A key centrist Democratic senator said Wednesday that he now favors repealing the military's ban on openly gay service members.

Sen. Mark Pyor (Ark.) explained that he was convinced by the results of the Pentagon's 10-month study that showed repealing "Don't ask, don't tell" would not have adverse long-term effects on the military.


"I accept the Pentagon’s recommendations to repeal 'Don’t ask, don’t tell.' I also accept the secretary of Defense and chairman of the Joint Chiefs’ commitment that this policy can be implemented in a manner that does not harm our military’s readiness, recruitment or retention," he said in a statement. "I support the 2011 Defense Authorization Act that passed the Senate Armed Services Committee and will support procedural measures to bring it to a vote this year."

Pryor's support give credence to claims from supporters of repeal that they have the 60 votes necessary to break a filibuster of the defense authorization bill, with the repeal of the military's ban attached. Pryor is not up for reelection until 2014.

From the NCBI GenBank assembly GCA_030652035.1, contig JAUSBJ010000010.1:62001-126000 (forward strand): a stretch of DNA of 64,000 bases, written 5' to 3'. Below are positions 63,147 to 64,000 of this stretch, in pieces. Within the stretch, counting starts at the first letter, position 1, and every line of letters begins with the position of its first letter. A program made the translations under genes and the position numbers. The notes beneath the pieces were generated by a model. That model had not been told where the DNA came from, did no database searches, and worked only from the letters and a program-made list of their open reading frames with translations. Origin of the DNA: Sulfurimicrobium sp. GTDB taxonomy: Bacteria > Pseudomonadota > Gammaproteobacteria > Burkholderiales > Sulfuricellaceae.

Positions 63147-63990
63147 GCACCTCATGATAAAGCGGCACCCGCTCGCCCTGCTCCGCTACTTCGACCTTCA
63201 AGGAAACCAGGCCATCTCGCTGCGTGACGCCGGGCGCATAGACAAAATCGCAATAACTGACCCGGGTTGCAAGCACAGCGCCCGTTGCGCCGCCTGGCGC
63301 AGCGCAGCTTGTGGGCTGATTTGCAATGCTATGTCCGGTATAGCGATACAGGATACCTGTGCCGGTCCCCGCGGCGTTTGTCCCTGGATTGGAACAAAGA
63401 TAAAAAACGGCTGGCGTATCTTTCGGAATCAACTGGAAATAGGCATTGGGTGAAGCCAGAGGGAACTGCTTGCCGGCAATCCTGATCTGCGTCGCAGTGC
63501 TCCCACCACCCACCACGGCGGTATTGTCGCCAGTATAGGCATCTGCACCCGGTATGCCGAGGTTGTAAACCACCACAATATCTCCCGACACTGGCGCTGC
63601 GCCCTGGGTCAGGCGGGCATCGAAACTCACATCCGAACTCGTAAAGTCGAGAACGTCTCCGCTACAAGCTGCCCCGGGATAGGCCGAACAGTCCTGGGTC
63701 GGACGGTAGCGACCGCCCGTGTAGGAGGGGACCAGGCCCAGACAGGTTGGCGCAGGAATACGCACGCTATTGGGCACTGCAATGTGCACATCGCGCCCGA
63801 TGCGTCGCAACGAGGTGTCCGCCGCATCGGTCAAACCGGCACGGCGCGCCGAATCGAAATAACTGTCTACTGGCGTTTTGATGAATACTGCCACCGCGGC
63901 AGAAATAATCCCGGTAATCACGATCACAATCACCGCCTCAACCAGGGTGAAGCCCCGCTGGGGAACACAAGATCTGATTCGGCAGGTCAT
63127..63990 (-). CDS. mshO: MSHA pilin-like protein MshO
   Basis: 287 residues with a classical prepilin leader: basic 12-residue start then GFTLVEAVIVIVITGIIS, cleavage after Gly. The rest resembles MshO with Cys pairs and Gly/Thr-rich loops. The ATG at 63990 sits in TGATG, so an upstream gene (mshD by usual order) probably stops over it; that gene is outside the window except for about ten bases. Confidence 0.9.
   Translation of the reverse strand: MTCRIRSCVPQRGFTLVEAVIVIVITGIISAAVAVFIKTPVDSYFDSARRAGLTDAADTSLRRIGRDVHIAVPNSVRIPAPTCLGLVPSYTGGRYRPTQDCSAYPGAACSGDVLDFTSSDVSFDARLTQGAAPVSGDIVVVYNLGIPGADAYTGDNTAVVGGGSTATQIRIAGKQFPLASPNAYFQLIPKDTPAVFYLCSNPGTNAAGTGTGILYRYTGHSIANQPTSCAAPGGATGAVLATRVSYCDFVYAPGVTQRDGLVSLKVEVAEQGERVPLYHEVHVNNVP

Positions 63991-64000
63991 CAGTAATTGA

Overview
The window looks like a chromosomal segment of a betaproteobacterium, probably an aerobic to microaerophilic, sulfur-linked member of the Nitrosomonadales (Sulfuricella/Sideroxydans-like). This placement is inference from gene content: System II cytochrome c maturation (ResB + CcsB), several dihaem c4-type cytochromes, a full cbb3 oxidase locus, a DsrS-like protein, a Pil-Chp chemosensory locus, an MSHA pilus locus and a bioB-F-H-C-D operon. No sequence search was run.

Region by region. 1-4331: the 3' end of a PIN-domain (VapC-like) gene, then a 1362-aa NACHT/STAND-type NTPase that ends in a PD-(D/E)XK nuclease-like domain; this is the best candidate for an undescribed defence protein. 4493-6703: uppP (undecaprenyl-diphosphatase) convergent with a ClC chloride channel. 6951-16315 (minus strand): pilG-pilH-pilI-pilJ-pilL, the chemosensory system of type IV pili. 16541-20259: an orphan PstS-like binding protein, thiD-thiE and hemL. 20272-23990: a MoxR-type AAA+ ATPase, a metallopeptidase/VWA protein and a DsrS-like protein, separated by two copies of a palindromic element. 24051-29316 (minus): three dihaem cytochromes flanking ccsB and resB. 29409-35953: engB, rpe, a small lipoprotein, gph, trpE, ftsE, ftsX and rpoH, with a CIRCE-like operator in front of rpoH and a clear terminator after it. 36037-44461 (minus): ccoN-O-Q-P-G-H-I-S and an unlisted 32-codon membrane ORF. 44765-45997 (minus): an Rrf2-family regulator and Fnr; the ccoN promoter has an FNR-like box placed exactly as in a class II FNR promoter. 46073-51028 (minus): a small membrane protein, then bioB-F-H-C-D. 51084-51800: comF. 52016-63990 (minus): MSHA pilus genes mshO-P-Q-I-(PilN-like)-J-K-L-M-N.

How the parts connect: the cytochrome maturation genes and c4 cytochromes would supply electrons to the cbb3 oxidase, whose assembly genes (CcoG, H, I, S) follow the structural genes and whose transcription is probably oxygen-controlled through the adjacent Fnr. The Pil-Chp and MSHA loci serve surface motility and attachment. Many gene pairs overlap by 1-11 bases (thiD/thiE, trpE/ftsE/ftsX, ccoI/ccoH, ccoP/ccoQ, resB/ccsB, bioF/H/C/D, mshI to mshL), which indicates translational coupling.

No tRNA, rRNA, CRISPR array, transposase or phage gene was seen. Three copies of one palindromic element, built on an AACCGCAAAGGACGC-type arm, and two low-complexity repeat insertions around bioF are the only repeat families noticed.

Two Republicans — Susan Collins of Maine and Scott Brown of Massachusetts — have also said they support a repeal.

But Senate Majority Leader Harry Reid (D-Nev.) has not been able to bring the legislation up for a vote during the lame-duck session, which he wants to conclude by Dec. 17. Senate Republicans have threatened to block all other action until Congress passes an extension of the Bush tax cuts, which expire at the end of the year.

Media reports late Tuesday indicated that Reid could bring the defense bill up for a vote this week if the GOP blocks a series of legislation up for votes on Wednesday, including the DREAM Act. That would likely put Collins and Snowe in a bind between their leadership and their stated positions on the issue.

Sen. Joe Lieberman (I-Conn.) — a chief proponent of reform — has said he wants the Senate to stay in session until "Don't ask, don't tell" is repealed.